Need for SSD
The obsolescence of the current generation isn't the most flagrant because the quality of graphics is particularly bad, nor even because the framerate can dip below 30. The real bottleneck are the HDDs. The disk that can be found in most contemporary consoles, a 500GB, 5400 RPM SATA II, is a real fossil.
Given current titles easily exceed 100 gigabytes of volume, my PS4 can't accommodate more than just three, four games! Loading levels lasts so long that you can prepare coffee in the meantime – not to mention how long it takes to install a game or an update. It takes about the same amount of time to prepare, download and install a 9-GB patch for Modern Warfare as it does to install a few-dozen-gigabytes game on an a PC via Origin. A full install on Xbox, even if your Internet is lightning-fast, is a process so long that you essentially need to find something to do while that happens.
In a sense, we went back to computer prehistory, when we waited endlessly to download a game from a cassette or when pirated rips from then-expensive and not yet popular CDs took up most of the space of hard drives of that time. Most of these drawbacks have been mitigated by the falling price of SSD drives, and I'd venture to assume that including solid-states in the new architecture will be the single, most significant upgrade in terms of improving comfort.
However, I wouldn't assume that SSD-based game cartridges, which are rumored to have recently been patented by Sony, will be the default media from day one – the cost of a 120-GB unit is still considerably higer than a Blue-Ray disc. It's possible, however, that something similar could appear in some expensive collectors' editions of some games. Still, this seems a very good solution for getting access to numerous games without worrying about the available space. Even with standard Blue-Rays, the installation time will be considerably reduced, not to mention loading levels inside the game itself. The designers are also trying to push it even further, attempting to find a solution that would allow playing directly after launching installation. In any case, an SSD will provide a considerable boost to the consoles' overall efficiency.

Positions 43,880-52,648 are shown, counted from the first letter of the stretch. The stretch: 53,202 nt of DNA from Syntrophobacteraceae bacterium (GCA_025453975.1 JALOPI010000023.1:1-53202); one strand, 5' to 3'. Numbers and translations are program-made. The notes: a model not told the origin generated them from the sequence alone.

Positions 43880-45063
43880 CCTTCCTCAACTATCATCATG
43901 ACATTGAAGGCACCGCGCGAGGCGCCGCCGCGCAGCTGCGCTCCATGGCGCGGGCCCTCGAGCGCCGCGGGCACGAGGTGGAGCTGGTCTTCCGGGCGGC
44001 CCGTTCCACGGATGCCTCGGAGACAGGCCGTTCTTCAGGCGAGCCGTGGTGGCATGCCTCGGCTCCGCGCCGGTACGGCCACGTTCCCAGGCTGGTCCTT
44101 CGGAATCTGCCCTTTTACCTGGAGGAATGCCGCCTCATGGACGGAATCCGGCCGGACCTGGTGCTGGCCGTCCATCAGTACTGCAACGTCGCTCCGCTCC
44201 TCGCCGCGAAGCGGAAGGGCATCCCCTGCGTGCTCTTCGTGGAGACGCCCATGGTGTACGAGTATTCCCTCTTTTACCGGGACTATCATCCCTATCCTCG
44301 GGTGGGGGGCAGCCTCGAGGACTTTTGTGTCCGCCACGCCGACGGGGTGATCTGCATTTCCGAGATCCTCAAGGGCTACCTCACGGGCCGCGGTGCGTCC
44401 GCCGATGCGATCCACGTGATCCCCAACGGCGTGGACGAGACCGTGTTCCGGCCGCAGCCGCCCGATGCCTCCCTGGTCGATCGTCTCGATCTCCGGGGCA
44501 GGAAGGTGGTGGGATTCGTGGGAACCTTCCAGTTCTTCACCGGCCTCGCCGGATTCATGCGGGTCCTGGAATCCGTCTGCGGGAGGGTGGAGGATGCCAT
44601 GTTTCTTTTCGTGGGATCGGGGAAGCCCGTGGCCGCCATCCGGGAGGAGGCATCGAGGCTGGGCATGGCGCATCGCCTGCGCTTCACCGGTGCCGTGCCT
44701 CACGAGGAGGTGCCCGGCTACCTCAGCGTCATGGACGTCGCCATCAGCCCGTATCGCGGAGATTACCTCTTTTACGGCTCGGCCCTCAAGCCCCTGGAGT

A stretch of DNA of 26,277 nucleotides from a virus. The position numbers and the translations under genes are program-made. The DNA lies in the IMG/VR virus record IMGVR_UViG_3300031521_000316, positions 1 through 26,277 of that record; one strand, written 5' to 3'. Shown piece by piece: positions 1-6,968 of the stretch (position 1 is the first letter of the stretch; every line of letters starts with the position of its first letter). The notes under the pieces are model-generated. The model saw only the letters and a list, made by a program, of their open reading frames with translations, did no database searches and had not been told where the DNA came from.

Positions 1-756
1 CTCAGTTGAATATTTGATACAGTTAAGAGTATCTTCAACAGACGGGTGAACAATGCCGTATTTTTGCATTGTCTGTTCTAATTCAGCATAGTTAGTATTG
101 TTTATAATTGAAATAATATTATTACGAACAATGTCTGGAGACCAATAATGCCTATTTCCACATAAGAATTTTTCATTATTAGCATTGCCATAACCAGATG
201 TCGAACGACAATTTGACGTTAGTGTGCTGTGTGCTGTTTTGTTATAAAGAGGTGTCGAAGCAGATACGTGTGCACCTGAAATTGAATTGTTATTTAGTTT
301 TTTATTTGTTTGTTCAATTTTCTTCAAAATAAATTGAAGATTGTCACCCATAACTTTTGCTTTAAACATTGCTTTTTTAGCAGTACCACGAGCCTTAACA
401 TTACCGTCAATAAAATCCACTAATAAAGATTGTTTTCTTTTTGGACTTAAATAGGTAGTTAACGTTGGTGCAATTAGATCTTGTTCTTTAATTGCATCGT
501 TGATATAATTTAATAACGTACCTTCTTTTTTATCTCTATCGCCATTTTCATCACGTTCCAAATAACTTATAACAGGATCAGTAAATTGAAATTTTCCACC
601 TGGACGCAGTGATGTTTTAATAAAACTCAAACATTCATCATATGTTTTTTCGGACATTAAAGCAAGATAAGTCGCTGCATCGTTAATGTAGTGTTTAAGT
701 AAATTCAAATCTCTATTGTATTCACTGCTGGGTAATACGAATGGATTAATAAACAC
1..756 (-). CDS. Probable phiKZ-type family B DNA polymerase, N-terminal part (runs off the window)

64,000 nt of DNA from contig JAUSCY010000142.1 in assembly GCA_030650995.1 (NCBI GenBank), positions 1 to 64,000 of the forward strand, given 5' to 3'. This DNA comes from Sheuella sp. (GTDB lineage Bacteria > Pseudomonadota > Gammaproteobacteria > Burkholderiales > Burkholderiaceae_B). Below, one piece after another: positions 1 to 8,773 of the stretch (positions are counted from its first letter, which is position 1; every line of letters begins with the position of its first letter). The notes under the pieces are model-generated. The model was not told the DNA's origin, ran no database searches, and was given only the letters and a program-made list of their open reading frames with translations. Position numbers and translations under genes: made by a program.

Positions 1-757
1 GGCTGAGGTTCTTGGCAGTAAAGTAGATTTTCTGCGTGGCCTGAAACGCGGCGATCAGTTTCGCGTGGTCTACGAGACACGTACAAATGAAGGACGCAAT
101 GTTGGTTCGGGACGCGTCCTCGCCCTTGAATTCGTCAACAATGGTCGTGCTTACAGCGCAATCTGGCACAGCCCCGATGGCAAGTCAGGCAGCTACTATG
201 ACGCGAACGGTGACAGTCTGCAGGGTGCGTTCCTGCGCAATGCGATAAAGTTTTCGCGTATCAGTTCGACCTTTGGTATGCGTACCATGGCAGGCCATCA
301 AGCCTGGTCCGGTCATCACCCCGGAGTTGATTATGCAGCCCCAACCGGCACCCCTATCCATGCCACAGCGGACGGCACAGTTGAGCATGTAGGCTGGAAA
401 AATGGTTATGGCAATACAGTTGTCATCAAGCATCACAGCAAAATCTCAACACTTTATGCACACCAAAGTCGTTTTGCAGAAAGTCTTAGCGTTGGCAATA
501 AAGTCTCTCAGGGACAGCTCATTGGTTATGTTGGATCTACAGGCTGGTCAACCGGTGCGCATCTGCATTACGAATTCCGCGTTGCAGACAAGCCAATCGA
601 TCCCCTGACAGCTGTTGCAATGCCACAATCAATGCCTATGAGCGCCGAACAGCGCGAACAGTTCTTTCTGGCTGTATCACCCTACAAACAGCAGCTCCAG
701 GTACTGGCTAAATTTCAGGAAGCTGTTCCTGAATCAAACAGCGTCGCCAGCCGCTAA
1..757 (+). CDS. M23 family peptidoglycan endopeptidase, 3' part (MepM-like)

HDD HAS NO FORCE
Star Wars Jedi: Fallen Order is a great game. It's also a reach technical flop on the original PlayStation 4 and Xbox One. The game can freeze completely for brief periods of time, and the animation visits the 20-fps underworld even if nothing particular happens on the screen. According to the analysis by Digital Foundry, this is partly caused by insufficient hard drive speed.
1080p @60 FPS ultra + RTX?
The opinion stating that the current generation was already obsolete when it came out is exaggerated, but the fact that Digital Foundry performance reports are as relevant as Metacritic scores in deciding to by a game, is significant. There's just far too many games that cannot maintain comfortable framerate in Full HD. The developers of PS4 and XOne games have been bending over backwards to cough up a few additional frames per second – resolution scaling, or lowering it to 900p, decreasing texture quality, downgrading graphics wherever possible. The saddest thing, however, is that in many cases, all these tricks combined were still not enough to ensure comfort. The new versions of consoles somewhat bridged the performance gap, but mainly in 1080p. There also has been a fair amount of struggle to maintain animation fluency in 4K resolution.
It's about time console platforms have gained some momentum, to show that the graphics on PlayStation and Xbox can be beautiful and hyper-smooth at the same time – as was the case with the first generation of Sony and Msoft consoles. We still should expect come concessions to be made, this time in case of the announced support for 8K resolution, but my biggest hope is that the currently ubiquitous Full HD standard will benefit the most from these changes. Fingers crossed that the new consoles remain simple, easy-to-use hardware, with no need for upgrades, and a uniform architecture across the board, and that at least 1080p graphics will be equally fluent and pretty as on PC. I also hope the raytracing will just be an added bonus rather than a priority that could come at the cost of fundamental efficiency of the console.
It was nice, but it's time to move on
Are new games, attractive subscription plans, fast drives, and smooth graphics the only improvements we're looking forward to in new consoles? Of course not! Sony definitely needs to address the problem of the air turbines hidden inside the PS4s. It of course is a matter of personal taste, but I'd much prefer a less elegant design, perhaps even with the PSU outside the casing, than a console that's louder than my neighbor's drill.
I'm glad the new DualShock will get longer triggers and even more functional force-feedback, but at the same time I hope that more battery life is also on the table. There's a slew of such smaller improvements that everyone could propose, according to their expectations and routines.
We're going to have a great year. The year of Cyberpunk 2077, Dying Light 2, The Last of Us Part II and Doom Eternal. It should be a splendid farewell for the current generation, but make no mistake – it will also be a farewell full of compromises. Prepare some space on the disks, and get ready for a long wait for the installation, frame dips, graphical downgrade, etc. In case of Doom Eternal (and this is a personal suggestion from me), you might also want to spare a buck on a decent headset with active noise control. 2020 is just around the corner. But I can't wait for the next Christmas.
Last update: 2019-11-22
Darius Matusiak | Gamepressure.com